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This extremely large Greek lead "sling-bullet" dates circa 5th-4th century B.C., and is approximately 2.25 inches long, by 1.35 inches wide, by .7 inches high. This piece is extremely large for the type, as most examples have an average size of approximately 1-1.4 inches long, by .7 inches wide. This massive scarce to rare piece was cast in a mold, is solid lead, and is a very heavy example. This weapon also has an almond shape, as most lead "sling-bullets" have, and this shape provided a stable aerodynamic flight, an easy extraction from a mold, and enabled this piece to more easily stay in the sling cradle without rolling out. This piece also has a lengthy inscription on one side, with seven to nine letters, and the other side has an image of a thunderbolt. The inscription may name a city, an individual, or it may convey an insult such as "take this". The inscription has not been translated, as some of the letters are not clear, and the inscription may also have abbreviations built into the one line of letters. This piece has a light gray patina with some spotty light brown mineral deposits, and is a complete example. This piece also has some dents and minor gouges, and some of these imperfections were likely a result from impacts from battle, as there is a thick patina seen over some of these imperfections. This piece is scarce to rare in this large size, and is a piece that best represents this type of ancient weapon. This interesting piece also sits on a custom display stand. Ex: Joel Malter collection, Los Angeles, CA., circa 1980's. Ex: Private CA. collection. (Note: Additional documentation is available to the purchaser.) I certify that this piece is authentic as to date, culture, and condition:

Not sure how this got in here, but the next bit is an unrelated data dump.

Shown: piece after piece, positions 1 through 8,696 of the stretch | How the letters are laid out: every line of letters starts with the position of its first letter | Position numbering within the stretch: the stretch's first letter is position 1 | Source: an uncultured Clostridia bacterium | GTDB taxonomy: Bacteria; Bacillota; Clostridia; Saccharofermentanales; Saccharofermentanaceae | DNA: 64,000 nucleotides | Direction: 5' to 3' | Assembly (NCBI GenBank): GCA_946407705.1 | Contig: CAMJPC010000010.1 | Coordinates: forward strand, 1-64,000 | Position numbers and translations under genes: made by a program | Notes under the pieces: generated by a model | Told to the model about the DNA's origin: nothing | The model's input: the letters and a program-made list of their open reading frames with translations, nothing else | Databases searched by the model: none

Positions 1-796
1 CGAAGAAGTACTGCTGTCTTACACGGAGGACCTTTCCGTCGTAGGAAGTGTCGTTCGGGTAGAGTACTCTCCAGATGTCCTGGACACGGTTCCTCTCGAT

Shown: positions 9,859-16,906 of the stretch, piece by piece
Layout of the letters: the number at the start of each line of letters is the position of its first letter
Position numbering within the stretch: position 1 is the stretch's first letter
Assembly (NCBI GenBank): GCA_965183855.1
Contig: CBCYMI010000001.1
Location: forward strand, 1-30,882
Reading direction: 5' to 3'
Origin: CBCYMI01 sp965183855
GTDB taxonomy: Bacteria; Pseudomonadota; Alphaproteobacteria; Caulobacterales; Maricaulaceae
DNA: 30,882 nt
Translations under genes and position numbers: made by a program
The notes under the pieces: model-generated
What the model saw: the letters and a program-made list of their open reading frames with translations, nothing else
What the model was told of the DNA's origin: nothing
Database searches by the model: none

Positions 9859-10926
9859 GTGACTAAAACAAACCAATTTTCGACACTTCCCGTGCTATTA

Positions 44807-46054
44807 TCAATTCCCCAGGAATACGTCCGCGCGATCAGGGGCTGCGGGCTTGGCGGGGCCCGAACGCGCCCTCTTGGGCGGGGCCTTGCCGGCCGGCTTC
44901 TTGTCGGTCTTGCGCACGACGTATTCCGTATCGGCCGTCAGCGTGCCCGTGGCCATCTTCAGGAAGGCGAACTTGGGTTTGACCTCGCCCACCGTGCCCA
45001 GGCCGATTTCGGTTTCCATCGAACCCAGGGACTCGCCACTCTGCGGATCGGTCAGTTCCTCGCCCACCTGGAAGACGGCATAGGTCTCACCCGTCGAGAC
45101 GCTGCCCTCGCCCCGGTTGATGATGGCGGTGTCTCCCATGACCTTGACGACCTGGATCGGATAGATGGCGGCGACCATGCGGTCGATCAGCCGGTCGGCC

All Items : Antiques : Regional Art : Ancient World : Roman : Pre AD 1000 item #1363867
Apolonia Ancient Art
$985.00
This superb Greco-Roman bronze piece is an applique that is in the form of a theater mask, and dates to the late Hellenistic Period, circa 1st century B.C.-early 2nd century A.D. This piece is approximately 1.3 inches high, by 1.25 inches wide, by .8 inches in relief. This piece has a flat back with a small raised iron knob, and may have been the terminal end of a vessel handle, or may have been fitted into armor such as a cuirass. The latter scenario is more likely, as the raised knob resembles the remnants of an iron pin which would define this piece as a fitting, or a decorative attachment. This piece has a very well-defined face with sharp eyes, and detailed individual hair with hanging curls. The hanging curls are very detailed, and are very realistic in their design. In addition, this piece has a finely sculpted mouth and rounded chin, which is an artistic style that resembles the earlier Greek facing head coinage from Rhodes. The overall image greatly resembles a Greco-Roman theater mask, or it may also be, and double as a protective Medusa. Whatever the case, this piece is a very fine example, with extremely fine artistic style, very high relief, and a beautiful even dark green patina with minute spotty red highlights. This piece is also attached to a custom Plexiglas display stand. Ex: Private Austrian collection, circa 1990's. (Note: Additional documentation is available to the purchaser.) I certify that this piece is authentic as to date, culture, and condition:
All Items : Antiques : Regional Art : Ancient World : Egyptian : Pre AD 1000 item #1363479